“Our spot of farmland was perched along the rolling plains of West Texas. Dad called our area the Big Empty. I called it paradise. I had thousands of acres to explore, a dog I called my own, and a Shetland pony. We had every amenity a boy could need: electricity because the Rural Electrification Agency, REA, had made its way out our road…”

Whoa, pony, hold on there. The REA is a federal agency, born of FDR’s New Deal. Washington doesn’t get any more consequential in people’s lives than when it brings the lights.

Even a man who wants to be president ought to know that.

© 2011 Marsha Mercer. All rights reserved.

Wednesday, August 24, 2011

Standing tall, King memorial opens, at last -- Aug. 24, 2011 column


On a breezy August evening in the nation’s capital, a mother and daughter linger before a quotation by Martin Luther King Jr. engraved in granite.

With some help from her mom, the little girl reads: “If we are to have peace on Earth, our loyalties must become ecumenical rather than sectional. Our loyalties must transcend our race, our tribe, our class, and our nation; and this means we must develop a world perspective.”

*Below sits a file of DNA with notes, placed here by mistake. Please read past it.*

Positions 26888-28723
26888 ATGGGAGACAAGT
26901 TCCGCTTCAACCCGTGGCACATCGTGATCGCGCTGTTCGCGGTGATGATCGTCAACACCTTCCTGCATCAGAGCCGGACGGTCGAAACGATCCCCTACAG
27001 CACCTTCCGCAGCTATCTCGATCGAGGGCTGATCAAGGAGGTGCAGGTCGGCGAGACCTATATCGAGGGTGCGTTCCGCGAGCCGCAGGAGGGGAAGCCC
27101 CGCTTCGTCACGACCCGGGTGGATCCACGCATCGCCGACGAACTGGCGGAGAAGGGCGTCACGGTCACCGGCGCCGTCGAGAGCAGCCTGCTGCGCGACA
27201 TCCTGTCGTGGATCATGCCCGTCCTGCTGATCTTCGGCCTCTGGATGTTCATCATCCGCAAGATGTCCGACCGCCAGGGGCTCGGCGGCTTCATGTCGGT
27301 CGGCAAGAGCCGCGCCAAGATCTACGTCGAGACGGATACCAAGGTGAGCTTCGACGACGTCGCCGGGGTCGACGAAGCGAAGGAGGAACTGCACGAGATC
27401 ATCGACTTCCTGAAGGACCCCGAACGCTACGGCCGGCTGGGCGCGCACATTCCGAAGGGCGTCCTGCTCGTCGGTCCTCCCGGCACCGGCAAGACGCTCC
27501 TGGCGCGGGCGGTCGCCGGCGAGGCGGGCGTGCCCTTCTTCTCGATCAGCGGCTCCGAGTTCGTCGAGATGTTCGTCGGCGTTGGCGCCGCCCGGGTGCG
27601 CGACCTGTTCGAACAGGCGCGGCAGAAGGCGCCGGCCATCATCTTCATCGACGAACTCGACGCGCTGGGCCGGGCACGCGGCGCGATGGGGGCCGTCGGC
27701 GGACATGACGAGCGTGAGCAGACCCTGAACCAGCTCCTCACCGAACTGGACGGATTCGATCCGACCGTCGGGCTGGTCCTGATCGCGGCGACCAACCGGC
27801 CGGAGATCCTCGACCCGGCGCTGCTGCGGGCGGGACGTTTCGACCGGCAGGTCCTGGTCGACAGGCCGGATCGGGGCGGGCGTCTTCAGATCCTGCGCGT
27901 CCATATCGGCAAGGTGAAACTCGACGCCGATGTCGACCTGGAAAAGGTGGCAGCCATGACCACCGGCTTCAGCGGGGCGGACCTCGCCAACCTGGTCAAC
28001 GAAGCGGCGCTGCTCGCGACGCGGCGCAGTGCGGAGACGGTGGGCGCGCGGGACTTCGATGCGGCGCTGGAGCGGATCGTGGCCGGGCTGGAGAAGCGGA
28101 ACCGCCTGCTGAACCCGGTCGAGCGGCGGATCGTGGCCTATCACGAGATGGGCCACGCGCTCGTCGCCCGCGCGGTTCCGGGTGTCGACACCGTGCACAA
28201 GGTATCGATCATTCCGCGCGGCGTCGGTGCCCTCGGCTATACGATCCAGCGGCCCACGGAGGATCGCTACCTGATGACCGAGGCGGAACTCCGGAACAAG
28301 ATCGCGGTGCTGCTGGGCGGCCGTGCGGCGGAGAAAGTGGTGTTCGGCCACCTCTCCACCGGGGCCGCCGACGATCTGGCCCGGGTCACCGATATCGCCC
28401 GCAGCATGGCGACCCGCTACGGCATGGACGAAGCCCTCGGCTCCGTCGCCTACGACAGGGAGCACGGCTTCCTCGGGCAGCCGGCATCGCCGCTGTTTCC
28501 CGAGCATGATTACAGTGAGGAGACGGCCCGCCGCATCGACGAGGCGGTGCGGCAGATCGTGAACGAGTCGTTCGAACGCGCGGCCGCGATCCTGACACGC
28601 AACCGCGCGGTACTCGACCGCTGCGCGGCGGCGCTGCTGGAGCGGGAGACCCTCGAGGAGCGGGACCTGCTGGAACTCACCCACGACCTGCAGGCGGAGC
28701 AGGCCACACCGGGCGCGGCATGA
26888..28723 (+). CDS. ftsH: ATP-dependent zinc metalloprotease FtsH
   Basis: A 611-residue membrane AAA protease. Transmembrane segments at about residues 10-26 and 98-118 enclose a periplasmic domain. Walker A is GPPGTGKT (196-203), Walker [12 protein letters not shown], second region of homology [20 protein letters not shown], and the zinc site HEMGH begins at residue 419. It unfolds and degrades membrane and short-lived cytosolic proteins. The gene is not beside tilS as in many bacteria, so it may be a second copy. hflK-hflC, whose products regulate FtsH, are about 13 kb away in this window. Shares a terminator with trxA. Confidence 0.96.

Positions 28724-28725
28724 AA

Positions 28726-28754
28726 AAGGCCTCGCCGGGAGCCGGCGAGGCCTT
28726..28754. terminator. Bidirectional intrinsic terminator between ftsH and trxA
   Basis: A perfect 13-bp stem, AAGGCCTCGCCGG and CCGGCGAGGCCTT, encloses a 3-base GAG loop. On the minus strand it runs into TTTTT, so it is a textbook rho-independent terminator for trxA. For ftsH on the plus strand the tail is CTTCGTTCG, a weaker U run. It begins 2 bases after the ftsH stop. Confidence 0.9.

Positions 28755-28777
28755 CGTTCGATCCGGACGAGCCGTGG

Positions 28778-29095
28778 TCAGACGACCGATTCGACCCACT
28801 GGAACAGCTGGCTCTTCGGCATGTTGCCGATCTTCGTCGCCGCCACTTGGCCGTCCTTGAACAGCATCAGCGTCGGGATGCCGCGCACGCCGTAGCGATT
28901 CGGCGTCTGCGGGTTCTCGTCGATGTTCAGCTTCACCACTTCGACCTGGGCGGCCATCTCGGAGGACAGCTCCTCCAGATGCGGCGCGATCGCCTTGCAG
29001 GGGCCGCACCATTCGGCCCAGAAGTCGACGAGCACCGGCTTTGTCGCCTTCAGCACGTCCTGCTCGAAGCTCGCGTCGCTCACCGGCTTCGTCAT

“What does it mean?” her mother asks. The daughter shakes her head. Mom reads the quotation slowly, and then they talk quietly, heads bent together, still points in a swirling crowd.

Young and old, black and white, locals and tourists have come out after supper on this week night, drawn to the new Martin Luther King, Jr. Memorial with its larger-than-life depiction of the slain civil rights leader. Some can remember King, most remember what their parents and grandparents said of him, and everybody wants the children to know about the man who changed America forever.

We look up, up, up to the granite head against a cloudless indigo sky, to the resolute eyes and mouth, the veins in the left hand, the crossed arms. Thoughtful and yet joyful, we snap pictures. Couples hug, and kids laugh. Some people push old folks in wheelchairs or give toddlers rides on shoulders.